The second section, in which Krolow steps out into public view, raises some questions, especially when read in the light of Friebert’s remarks. These poems are concerned with Politics and History as concepts, rather than as categories for understanding experiences in the lives of real people. For Donahue, Krolow’s insistence on an “imagined aesthetic insularity” (17) allows him to treat poetry, during and after the war, as a world apart from history (history as the lived experience of human beings). By focusing on the intricate workings of poetry as a literary genre, on the magical music of verse, and on the power of the imagination as a creator of spiritually refreshing new worlds, Krolow severs poetry from real historical events completely. In fact, Donahue argues that, “Krolow’s particular and peculiar blindness and ahistoricism emerges as the defining characteristic of his oeuvre…” (9). This is an important position to understand—but given the ongoing debate about poetry’s responsibility to and role in history, we might stop to ask: how important is it? And why?
In section two, Krolow describes generic death and bloodshed with a tone of heavy resignation. He ends “Atmosphere” by noting, “Someone or other’s always dying. / Things will stay that way” (65). The term Gewalt becomes key in this section. Friebert renders it variously as “force” and “power” and, in related form (Gewaltat), as “violence.” These variations serve the text well, highlighting the way that, for Krolow, force and power will inevitably intertwine with violence. State power is a great Potemkin village, and violence will always find its way through the facade. Krolow illustrates this evocatively, writing in “Force” (Gewalt) that, “Soon the street-battles / will reach us. / Soon we’ll be alone / With the muzzles of guns. / Who among us will be the first / To sink headdown / On his table?…” (75). There seems to be a humanist impulse at work here, as Krolow joins the soon-to-be-killed (“Soon we’ll be alone”) and condemns the aggression that will kill them.
But this is precisely where Krolow’s historical amnesia, as defined by Donahue, comes into play. Who initiated that street battle? Who wields the guns? Krolow refuses to assign responsibility for the violent use of power to any person or group of people. He treats this plague of Gewalt like a mythological force or an archaic god who rains violence down on innocent, or at least hapless, people. History itself is his prime mover, and people merely the willing puppets who carry forth its torches, setting fire to the world. In this way, Krolow deals with Politics and History as a single, sad dead-end, using the tone of someone who is completely fed up with these follies and who expresses this feeling with directness and chilly elegance. This position is understandable, given the events he lived through and the horrifying pageant of state power to which he had a front-row seat. But it also adds up to a dismissive half-reckoning with history, perhaps a history in which Krolow himself played a part (who was his “we” in those days?). Is Krolow responsible for commenting on the dramatic slice of history that he witnessed, a slice of history with definite instigators? Is it enough to mourn, intelligently and genuinely, the cyclical violence to which man is prey, or does an ex-Nazi have a responsibility to shine some light on the specific wheels of violence that he had a role in turning? And if he refuses this responsibility, what does it mean for his poems about gardens?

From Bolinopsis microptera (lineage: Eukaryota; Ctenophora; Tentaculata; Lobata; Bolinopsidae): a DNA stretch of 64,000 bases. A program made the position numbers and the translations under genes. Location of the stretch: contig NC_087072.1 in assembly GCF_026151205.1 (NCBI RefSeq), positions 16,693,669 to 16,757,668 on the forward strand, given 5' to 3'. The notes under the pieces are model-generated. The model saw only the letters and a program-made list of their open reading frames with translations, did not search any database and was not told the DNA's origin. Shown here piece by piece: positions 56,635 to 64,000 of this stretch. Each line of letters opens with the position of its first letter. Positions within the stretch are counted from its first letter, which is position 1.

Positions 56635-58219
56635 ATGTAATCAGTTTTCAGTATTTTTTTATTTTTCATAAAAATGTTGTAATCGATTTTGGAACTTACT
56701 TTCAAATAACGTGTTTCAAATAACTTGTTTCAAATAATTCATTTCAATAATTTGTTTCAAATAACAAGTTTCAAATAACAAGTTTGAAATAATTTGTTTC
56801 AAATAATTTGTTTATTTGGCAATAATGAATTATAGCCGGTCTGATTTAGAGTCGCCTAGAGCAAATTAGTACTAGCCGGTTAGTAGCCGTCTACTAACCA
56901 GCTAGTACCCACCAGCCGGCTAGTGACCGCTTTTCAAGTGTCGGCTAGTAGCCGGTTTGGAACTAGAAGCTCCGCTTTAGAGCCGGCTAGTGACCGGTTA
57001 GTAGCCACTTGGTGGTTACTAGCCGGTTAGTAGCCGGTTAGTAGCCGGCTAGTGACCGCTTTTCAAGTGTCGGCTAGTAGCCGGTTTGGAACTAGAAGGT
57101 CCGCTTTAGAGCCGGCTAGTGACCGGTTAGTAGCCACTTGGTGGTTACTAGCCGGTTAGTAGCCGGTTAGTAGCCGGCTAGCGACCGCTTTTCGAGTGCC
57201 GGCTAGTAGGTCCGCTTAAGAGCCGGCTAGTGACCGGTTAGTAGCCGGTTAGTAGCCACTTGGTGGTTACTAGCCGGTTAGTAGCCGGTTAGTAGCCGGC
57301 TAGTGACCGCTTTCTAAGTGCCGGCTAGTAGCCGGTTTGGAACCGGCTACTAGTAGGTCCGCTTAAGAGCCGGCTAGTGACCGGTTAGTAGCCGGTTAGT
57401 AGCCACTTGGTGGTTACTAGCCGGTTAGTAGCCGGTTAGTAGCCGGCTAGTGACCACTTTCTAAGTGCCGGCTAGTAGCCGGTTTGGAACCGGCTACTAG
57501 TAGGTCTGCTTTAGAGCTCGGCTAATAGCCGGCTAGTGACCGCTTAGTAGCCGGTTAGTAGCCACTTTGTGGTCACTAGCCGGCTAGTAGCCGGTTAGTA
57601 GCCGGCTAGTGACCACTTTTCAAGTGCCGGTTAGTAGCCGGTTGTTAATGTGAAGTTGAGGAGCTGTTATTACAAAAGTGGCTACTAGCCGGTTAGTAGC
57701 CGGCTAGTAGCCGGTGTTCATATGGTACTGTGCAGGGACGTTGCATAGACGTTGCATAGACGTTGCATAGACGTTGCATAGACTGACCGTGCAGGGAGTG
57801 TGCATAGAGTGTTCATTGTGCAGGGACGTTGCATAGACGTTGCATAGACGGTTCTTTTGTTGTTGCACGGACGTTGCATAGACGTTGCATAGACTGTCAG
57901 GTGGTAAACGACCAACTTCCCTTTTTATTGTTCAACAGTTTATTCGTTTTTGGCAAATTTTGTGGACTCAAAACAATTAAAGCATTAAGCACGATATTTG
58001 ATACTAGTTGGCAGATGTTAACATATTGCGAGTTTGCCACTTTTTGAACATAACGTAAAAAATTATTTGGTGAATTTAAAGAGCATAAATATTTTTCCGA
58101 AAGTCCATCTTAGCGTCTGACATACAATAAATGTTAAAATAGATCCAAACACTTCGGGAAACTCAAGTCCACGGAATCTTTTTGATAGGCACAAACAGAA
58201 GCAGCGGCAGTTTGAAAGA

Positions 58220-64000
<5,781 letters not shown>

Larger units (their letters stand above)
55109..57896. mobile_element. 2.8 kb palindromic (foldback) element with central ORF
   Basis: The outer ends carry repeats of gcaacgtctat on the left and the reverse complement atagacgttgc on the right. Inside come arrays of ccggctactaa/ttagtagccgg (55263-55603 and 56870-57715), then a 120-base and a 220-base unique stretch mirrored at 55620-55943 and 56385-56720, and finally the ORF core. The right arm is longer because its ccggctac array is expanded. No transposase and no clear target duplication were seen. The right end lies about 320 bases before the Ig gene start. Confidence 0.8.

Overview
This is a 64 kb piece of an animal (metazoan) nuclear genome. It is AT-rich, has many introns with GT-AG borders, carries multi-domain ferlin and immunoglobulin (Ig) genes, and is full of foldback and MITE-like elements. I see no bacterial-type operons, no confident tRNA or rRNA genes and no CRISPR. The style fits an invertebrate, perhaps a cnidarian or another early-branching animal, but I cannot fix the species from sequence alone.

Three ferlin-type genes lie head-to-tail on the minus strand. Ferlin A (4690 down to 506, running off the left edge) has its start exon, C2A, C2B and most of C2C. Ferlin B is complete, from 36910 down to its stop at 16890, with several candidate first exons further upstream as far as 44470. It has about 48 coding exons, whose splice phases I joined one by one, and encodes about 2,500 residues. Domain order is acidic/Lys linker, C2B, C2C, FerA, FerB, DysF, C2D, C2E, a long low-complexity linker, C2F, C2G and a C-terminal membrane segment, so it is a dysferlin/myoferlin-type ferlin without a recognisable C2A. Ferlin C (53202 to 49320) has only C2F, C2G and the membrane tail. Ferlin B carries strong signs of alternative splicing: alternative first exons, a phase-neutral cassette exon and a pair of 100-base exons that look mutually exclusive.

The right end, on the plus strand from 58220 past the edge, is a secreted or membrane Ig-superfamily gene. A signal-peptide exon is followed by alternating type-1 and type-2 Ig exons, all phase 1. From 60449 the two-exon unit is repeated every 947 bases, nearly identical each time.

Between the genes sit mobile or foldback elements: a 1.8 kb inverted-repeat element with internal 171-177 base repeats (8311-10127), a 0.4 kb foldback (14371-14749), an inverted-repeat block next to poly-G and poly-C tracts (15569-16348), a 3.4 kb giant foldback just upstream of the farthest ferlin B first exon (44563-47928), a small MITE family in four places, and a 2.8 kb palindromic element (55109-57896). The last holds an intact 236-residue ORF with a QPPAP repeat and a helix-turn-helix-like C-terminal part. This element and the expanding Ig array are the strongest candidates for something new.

The third and final section of the book returns to the private sphere, to the concerns of the individual. Death is still prevalent, but it is now the private death that awaits an elderly man and his friends. Again, Krolow seems resigned to death, but since he contemplates a private and personal death—his own, observed as it approaches—the stance feels stouthearted, instead of evasive or cold. This is the death that everyone must face on his own, regardless of public history, and Krolow watches its approach with steady eyes and a sense of humor. In a poem called “In Old Age,” he writes, “Finally my behavior / became misunderstandable. / I laughed at my face. / I showed my tongue / to every mirror. / It went blind / from my breath, / which I took for life” (137). The book’s final poem, “The Image You Leave Behind,” ends with “death, which finally took possession / of the life you were living” (145). The eerie directness and stark imagery of the first section, so ably rendered by Friebert, returns to close the door on the mysteries Krolow has conjured.
Returning to Friebert’s remarks on the back jacket, we can now see in the mention of Krolow’s support for Celan and Sachs an attempt at compensation for some barely-named failings (the muffled historical allusion very much in the style of Krolow himself). We, as readers, are left to ponder what sort of compensation would satisfy as expiation for these obscure sins, and whether poetry ought to be the field for this expiation.
Donahue, Neil H. Karl Krolow and the Poetics of Amnesia in Postwar Germany. Rochester, New York: Camden House, 2002.
Krolow, Karl. Puppets in the Wind: Selected Poems of Karl Krolow. Tr Stuart Friebert. Fayetteville, New York: Bitter Oleander Press, 2014.